Trickle Downers

The Prospect's ongoing exposé of the folly, dysfunctions, and sheer idiocy of feed-the-rich economic policies.

Tax Cuts for the rich. Deregulation for the powerful. Wage suppression for everyone else. These are the tenets of trickle-down economics, the conservatives’ age-old strategy for advantaging the interests of the rich and powerful over those of the middle class and poor. The articles in Trickle-Downers are devoted, first, to exposing and refuting these lies, but equally, to reminding Americans that these claims aren’t made because they are true. Rather, they are made because they are the most effective way elites have found to bully, confuse and intimidate middle- and working-class voters. Trickle-down claims are not real economics. They are negotiating strategies. Here at the Prospect, we hope to help you win that negotiation.

Trickle Downers

Inaugurating a New American Prospect Feature

Driving a stake through the heart of a zombie that refuses to die.

AP Photo/Mark Lennihan
AP Photo/Mark Lennihan A homeless man sleeps outside of a Wall Street subway station, Friday, October 7, 2016, in New York. trickle-downers.jpg T his week, the Prospect launches a new regular feature: Trickle Downers . Our aim is to expose the ongoing folly of the lie that that tax cuts for the rich, deregulation for the powerful, and wage suppression for everyone else are the polices that best create growth in capitalist economies. Trickle down originally described tax policy, but as a general rationalization of policies that reward the rich, it also describes wages, deregulation, privatization, crony enrichment, and the rest of the right-wing fantasyland. Trickle down is merely the modern version of the oldest game in human affairs—elites enriching themselves and protecting existing status relationships. In the old days we had “divine right.” Today it’s trickle-down economics. Keep in mind that it’s very hard for a small elite to sell the broad public on the proposition, “We’re rich...

Steve Mnuchin: Trickle Downer of the Week

Trump’s treasury secretary pick says they won’t cut taxes for the rich. But he’s hawking Trumped-up Reaganomics.

AP Photo/Evan Vucci
AP Photo/Evan Vucci, File Steven Mnuchin, President-elect Donald Trump's nominee for Treasury Secretary, gets on an elevator after speaking with reporters in the lobby of Trump Tower, Wednesday, November 30, 2016, in New York. trickle-downers.jpg L ast week, Trump’s nominee for treasury secretary, Steve Mnuchin, went on CNBC’s Squawk Box —the preferred news program of Wall Street financiers—and made headlines with a bold declaration that the Trump administration would not slash taxes for the rich. “Any reductions we have in upper-income taxes will be offset by less deductions, so that there will be no absolute tax cut for the upper class,” he said . “There will be a big tax cut for the middle class, but any tax cuts we have for the upper class will be offset by less deductions that pay for it.” Which tax plan is he talking about? Experts on the left and right agree: Trump’s tax plan —which Mnuchin helped craft—is a massive giveaway to the wealthiest 1 percent, leaving middle-class and...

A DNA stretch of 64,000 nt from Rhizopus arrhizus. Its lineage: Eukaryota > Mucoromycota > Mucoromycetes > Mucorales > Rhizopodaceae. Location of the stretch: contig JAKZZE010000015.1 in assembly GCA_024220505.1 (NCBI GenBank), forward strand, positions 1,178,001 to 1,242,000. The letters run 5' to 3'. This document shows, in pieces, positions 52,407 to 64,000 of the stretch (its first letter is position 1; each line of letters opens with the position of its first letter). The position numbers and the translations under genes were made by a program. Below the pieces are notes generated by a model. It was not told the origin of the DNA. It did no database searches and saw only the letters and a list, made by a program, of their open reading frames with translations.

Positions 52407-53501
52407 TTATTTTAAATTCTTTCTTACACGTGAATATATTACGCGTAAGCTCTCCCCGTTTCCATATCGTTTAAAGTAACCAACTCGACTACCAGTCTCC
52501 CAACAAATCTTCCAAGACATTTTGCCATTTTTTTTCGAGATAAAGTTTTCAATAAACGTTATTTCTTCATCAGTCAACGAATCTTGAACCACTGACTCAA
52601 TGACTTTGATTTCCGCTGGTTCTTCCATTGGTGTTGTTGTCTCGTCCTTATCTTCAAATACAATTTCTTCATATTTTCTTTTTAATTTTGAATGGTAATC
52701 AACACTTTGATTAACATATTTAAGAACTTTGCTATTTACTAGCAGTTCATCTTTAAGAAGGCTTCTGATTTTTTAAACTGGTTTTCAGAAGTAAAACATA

Can Trump’s Wild One-Off at Carrier Combat Corporate Welfare?

Donald Trump’s controversial deal with Carrier Corp. has ushered in a long-overdue debate over corporate giveaways that come at taxpayers’ expense.

AP Photo/Evan Vucci
AP Photo/Evan Vucci Workers watch as President-elect Donald Trump and Vice President-elect Mike Pence visit the Carrier factory, Thursday, December 1, 2016, in Indianapolis, Indiana. trickle-downers.jpg S ay what you will about his hot-mess way with issues, but President-elect Donald Trump has already raised the cause of manufacturing jobs higher than any president in memory. His maneuver with United Technologies that convinced Carrier Corp. to keep 800 jobs in Indiana has drawn both praise and scorn. But by casually endorsing interstate job wars, Trump has also invited a sorely needed debate over a truly egregious aspect of corporate welfare. The Indianapolis deal is clearly a one-off with no policy precedents to benefit any other workers. But it has cued up an issue that progressive advocates can embrace and that should force Trump supporters to grapple with tough questions. Specifically: Trump’s America First populism could be channeled to make real progress toward curbing wasteful...